|Low WBC and K-pax vitamins
Feb 14, 2013
Hi Dr. Nelson, I found out to be hiv positive in May 2012 when I was hospitalized for a chronic diarrhea due to cryptosporidium; my cd4 were only 22 (6%) and wbc 1650. The viral load was 400.000. I immediately started treatment with Prezista, Norvir and Truvada, folic acid, vitamin b and fermented papaya, probiotic yoghurt (Kefir) and also Bactrim which I stopped in November, and in July (2 months and half after) the cd4 were 284 (16%) and wbc about 4400 and the viral load undetacable. In september more or less same results. Since te begininng I took also lendormin (brotizolam) or, alternatevely, tavor (lorezepam) to sleep; but from september I increased the dosage of tavor and lendormin and I also added melatonin 2.5mg or en or lexotan. I also started to add vitamin c (500mg), d, zinc (25mg), copper (1,5mg) and selenium (60mg) and I started to walk for about 2 hours per day at least 4/5 times per week. In november the lab results showed 255 cd4 (20%) but only 3400 wbc. In January the lab results showed 293 cd4 (21,7) but again, only 3470 wbc. My question is: could the excess of benzos be the cause of this low count of wbc? (specifically neutrophilis = 1700/1800) or the melatonin? or the walks? (maybe it's too much 2 hours per day?). In any case I always felt great, healty and with a lot of energy in the last 5-6 months (I never had fever, flu, sore throat or head heach). In the meantinme I stopped all the benzos and the melatonin and I started taking only halcion that I take a about after 3 hours the haart in order to avoid interferences with the Haart. 3 or 4 days ago I also started to try k-pax supplement (only 1 or 2 pills per day) but I noticed that it gives me a mild diarreha and flatulence(I don't know if it's a coincidence) Any experience (good or bad) with k-pax vitamins? Can it really help with wbc and cd4 count? Thank you very much for your answer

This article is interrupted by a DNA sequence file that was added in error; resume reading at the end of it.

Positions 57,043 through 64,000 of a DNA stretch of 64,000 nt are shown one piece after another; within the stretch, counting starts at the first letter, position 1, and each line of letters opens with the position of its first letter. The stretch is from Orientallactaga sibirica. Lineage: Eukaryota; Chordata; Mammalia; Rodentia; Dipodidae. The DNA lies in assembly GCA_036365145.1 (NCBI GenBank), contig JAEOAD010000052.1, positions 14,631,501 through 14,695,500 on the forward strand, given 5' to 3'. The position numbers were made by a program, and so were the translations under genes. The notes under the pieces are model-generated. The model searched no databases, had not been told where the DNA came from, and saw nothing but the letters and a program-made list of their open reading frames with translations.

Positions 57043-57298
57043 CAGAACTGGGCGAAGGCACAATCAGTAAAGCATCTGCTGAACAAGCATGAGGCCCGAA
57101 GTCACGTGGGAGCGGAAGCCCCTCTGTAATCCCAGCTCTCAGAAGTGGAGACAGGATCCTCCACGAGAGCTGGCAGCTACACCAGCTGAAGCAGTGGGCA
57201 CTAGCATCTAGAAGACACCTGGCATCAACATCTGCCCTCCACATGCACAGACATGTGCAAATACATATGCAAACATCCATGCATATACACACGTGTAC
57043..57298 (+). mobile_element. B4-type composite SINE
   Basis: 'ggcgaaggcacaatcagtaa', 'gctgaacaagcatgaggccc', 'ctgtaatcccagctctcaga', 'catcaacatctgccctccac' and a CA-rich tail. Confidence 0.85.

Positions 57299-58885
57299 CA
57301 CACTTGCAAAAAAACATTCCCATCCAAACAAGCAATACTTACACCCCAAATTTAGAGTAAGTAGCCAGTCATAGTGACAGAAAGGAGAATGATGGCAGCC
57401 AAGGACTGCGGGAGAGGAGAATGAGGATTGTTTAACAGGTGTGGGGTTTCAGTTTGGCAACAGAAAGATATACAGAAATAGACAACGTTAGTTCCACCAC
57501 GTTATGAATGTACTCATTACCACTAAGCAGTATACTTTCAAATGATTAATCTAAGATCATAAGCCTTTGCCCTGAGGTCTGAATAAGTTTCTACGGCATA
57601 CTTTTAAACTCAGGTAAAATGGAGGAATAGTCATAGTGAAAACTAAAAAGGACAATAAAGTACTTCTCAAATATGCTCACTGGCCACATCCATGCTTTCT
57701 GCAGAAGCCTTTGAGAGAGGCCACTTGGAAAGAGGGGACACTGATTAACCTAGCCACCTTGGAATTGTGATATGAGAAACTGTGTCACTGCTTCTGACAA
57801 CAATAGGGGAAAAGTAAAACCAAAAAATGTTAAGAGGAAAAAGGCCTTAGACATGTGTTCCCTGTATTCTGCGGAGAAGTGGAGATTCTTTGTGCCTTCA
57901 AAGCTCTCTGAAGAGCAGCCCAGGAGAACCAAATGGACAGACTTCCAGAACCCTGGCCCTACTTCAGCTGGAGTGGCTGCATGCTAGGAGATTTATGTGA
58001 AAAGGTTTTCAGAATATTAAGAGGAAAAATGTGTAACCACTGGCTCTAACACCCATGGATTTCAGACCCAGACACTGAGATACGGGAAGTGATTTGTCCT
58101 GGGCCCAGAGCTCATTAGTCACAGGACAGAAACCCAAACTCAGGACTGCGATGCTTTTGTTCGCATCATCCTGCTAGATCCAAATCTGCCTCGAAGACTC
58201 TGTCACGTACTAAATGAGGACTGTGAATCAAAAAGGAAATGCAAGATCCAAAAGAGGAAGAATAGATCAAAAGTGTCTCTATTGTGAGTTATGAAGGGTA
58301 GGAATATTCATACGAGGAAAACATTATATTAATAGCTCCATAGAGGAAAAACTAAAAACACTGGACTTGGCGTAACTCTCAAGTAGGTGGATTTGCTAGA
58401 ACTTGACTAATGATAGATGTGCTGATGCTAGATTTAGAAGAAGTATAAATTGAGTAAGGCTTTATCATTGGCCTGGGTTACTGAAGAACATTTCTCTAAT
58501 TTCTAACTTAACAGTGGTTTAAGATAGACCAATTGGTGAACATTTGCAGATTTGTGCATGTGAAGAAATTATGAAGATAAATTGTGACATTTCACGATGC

| Response from Dr. Henry
There are no well conducted studies supporting the benefit of K-pax vitamin supplements for increasing WBC and CD4 counts in the setting of effective control of HIV infection on antiretroviral medications. There is little biological plausibility for them to be effective in persons with reasonable diet intake +/- a standard multivitamin with minerals. If any reader knows of a published reference of a properly powered study in a peer reviewed journal please post! KH
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